Every so often, something from high school that I thought I’d left in the past comes back to me. Recently, that was Model UN. I did MUN for three years in high school, but I decided to revisit it in a burst of nostalgia in the beginning of this year. Before I knew it, I was co-chairing a General Assembly (GA) committee at the Stanford MUN Conference (SMUNC) for high schoolers.
MUN has a significant amount of specialized aspects to it that all affected my experience, but in order to avoid boring those who haven’t participated in MUN before with its speaker’s lists and caucuses, I’ll keep the explanation to a minimum. In MUN, students pretend to be delegates from various United Nations member-states and prep for up to weeks in advance by doing research and writing a paper on their country’s stance on whatever issues their committee is discussing. Then at the conference, they debate with other delegates with the ultimate goal of passing a resolution that poses some solution to their committee’s assigned problems. Certain types of committees act differently, but that’s the main process for GAs, which I dealt with at SMUNC.
In short, it’s a lot of preparation and work, but it’s so rewarding when you get to the end of committee and pass a resolution that you’ve successfully negotiated with a bunch of other people who love to nerd out about international policy just as much as you do.
In high school, experiencing these conferences and other events like it doesn’t really give you any appreciation for the work that goes into it. All you do is read the background guide, do your prep and show up for the conference, not really thinking about all of the logistics that go behind it. As a co-chair, my role was minimal, but watching my friends and peers go without sleep for this tournament really made me appreciate how much work goes into it. For example, the chair of my committee wrote a 19-page background guide for the committee on our two topics. That’s longer than the graded papers I write for class. And she did it entirely voluntarily with no reward other than the event itself. It somehow never occurred to me in high school that someone actually had to write the background guides I read at various conferences. It’s so easy to forget the hard work people put in to create wonderful experiences for you.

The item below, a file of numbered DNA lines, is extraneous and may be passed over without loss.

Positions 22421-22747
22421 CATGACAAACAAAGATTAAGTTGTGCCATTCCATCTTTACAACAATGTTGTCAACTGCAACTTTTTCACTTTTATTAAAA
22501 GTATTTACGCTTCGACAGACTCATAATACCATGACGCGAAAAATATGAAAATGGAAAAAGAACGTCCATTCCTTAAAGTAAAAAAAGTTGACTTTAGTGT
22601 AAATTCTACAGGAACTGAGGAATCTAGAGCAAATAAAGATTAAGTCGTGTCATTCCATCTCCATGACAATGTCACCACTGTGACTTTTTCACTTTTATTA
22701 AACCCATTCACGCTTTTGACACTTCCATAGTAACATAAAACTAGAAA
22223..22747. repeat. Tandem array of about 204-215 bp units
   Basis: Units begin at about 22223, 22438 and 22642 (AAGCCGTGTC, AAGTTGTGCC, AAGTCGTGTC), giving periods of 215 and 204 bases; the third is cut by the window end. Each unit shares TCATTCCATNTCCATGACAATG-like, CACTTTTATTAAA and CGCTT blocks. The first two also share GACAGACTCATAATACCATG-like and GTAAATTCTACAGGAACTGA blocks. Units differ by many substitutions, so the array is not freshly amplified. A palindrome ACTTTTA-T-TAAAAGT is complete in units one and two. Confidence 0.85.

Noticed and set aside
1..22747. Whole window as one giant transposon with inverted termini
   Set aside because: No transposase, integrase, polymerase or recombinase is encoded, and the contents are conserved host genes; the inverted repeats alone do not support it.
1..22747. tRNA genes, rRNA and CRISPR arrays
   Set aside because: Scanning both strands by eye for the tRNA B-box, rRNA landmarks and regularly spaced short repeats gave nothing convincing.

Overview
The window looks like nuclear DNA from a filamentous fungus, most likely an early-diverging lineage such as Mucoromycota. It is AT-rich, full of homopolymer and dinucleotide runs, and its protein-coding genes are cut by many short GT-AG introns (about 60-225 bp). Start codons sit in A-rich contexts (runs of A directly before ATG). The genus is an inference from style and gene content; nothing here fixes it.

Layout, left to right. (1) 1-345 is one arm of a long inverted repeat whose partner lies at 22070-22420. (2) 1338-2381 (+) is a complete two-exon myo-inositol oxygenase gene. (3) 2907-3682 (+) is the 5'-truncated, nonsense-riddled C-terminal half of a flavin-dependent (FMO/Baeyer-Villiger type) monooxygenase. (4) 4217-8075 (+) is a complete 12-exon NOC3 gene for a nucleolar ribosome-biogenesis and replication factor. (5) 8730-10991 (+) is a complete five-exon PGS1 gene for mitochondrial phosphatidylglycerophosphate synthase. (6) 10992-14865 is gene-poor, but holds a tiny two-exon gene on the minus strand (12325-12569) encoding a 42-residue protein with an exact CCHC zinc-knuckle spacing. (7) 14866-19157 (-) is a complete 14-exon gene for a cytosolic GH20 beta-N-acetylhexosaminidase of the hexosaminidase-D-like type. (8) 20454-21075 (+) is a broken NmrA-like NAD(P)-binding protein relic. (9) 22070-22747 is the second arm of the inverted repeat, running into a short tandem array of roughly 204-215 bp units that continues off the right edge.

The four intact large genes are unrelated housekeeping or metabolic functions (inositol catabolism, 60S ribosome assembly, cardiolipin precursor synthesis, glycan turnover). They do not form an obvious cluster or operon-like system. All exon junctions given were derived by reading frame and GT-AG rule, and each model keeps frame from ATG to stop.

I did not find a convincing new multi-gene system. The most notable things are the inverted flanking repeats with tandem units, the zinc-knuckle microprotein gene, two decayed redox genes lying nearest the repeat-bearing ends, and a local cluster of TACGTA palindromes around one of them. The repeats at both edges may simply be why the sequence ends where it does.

Another aspect about being on the organizational end of an event is that you don’t get to participate in the event. This seems obvious, but watching all of these high schoolers negotiate passionately in their business attire really made me want to join them. Wishing I was a delegate in a Model UN conference instead of co-chairing it is probably the nerdiest desire I’ve ever had, and just typing it out leaves me shocked about myself, but to say that I didn’t would be a lie. Regardless, it was a lot of fun to co-chair at the tournament.
Being on a different side of a situation from the one you’re used to almost always gives you a better understanding of the situation as a whole. As much as I try to empathize with both sides of whatever I do, if I actually get the chance to experience both sides, I quickly find that I can’t fully capture an experience I didn’t have. So, going forward, I’m going to try even harder to experience not just new things in general but also new aspects of things that I have some experience in.
Contact Kiara Harding at kiluha ‘at’ stanford.edu.